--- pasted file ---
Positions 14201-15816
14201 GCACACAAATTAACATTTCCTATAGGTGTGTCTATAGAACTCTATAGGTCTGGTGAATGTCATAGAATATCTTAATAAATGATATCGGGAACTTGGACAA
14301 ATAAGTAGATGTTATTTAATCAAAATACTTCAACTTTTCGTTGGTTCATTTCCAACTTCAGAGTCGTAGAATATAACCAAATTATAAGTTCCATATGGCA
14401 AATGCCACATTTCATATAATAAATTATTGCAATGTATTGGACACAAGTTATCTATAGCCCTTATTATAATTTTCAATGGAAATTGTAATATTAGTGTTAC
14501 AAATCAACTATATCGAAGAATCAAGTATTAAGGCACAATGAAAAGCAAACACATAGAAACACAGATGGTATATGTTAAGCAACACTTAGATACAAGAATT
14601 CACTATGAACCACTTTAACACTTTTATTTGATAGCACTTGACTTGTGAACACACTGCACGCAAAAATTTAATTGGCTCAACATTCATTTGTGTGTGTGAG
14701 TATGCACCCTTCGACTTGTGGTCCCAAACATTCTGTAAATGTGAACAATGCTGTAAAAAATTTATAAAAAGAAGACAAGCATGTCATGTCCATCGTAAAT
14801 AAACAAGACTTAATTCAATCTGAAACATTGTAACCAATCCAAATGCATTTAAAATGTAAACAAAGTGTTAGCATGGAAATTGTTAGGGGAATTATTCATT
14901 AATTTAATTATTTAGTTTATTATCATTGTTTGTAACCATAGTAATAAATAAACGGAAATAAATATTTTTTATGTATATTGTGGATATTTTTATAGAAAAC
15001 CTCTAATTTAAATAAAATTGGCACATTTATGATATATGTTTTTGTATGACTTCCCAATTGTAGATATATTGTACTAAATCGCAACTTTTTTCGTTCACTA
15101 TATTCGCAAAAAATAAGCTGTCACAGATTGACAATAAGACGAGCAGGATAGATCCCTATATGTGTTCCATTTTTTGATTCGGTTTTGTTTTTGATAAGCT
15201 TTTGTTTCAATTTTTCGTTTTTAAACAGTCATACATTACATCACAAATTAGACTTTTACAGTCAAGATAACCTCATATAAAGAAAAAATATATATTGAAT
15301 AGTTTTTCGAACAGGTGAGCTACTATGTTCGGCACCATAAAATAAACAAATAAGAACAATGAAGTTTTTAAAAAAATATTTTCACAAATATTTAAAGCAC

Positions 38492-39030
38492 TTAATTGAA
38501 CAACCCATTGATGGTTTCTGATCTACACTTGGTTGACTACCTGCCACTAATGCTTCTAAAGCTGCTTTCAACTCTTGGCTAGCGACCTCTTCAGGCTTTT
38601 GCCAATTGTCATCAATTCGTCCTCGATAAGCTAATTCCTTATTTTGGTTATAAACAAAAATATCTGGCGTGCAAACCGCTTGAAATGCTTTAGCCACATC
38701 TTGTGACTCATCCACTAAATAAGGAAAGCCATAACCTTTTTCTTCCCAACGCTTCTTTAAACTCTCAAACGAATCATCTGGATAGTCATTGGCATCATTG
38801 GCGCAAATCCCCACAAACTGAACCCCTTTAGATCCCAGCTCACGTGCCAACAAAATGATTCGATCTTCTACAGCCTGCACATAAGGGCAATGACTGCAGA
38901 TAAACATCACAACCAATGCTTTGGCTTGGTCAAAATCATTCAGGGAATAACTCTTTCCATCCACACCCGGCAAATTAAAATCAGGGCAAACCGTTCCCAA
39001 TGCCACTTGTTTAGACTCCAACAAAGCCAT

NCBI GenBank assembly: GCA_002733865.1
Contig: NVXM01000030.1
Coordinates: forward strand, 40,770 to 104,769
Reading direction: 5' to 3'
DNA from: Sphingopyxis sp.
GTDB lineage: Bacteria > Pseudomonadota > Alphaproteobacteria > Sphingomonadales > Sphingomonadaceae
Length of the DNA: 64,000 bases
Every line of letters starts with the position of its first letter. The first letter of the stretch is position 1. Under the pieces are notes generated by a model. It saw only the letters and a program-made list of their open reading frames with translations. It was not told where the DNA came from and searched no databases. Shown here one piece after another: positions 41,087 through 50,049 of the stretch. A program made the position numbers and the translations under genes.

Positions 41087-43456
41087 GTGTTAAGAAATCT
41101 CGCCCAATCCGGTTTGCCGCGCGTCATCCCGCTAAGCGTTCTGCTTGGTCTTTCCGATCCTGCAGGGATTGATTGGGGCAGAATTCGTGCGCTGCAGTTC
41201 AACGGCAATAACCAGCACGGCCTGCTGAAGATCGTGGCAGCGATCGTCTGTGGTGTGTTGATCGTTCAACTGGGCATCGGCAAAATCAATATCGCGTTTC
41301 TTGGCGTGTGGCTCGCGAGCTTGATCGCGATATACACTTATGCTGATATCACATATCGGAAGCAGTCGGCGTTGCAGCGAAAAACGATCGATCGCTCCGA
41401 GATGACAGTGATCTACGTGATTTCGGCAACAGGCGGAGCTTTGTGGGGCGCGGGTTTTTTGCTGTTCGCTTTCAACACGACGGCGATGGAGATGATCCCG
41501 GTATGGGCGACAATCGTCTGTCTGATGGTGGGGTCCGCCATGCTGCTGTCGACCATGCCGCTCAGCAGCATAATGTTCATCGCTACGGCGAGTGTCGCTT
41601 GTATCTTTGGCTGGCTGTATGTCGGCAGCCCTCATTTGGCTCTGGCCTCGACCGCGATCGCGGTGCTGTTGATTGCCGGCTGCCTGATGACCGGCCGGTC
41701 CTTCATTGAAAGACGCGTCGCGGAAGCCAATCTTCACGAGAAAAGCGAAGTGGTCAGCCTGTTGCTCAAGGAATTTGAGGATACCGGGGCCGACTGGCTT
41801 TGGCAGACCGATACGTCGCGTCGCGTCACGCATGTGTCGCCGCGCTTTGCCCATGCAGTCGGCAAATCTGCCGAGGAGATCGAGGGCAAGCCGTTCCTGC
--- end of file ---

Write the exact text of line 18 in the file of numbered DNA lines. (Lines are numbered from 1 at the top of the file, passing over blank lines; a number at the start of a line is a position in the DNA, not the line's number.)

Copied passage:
38701 TTGTGACTCATCCACTAAATAAGGAAAGCCATAACCTTTTTCTTCCCAACGCTTCTTTAAACTCTCAAACGAATCATCTGGATAGTCATTGGCATCATTG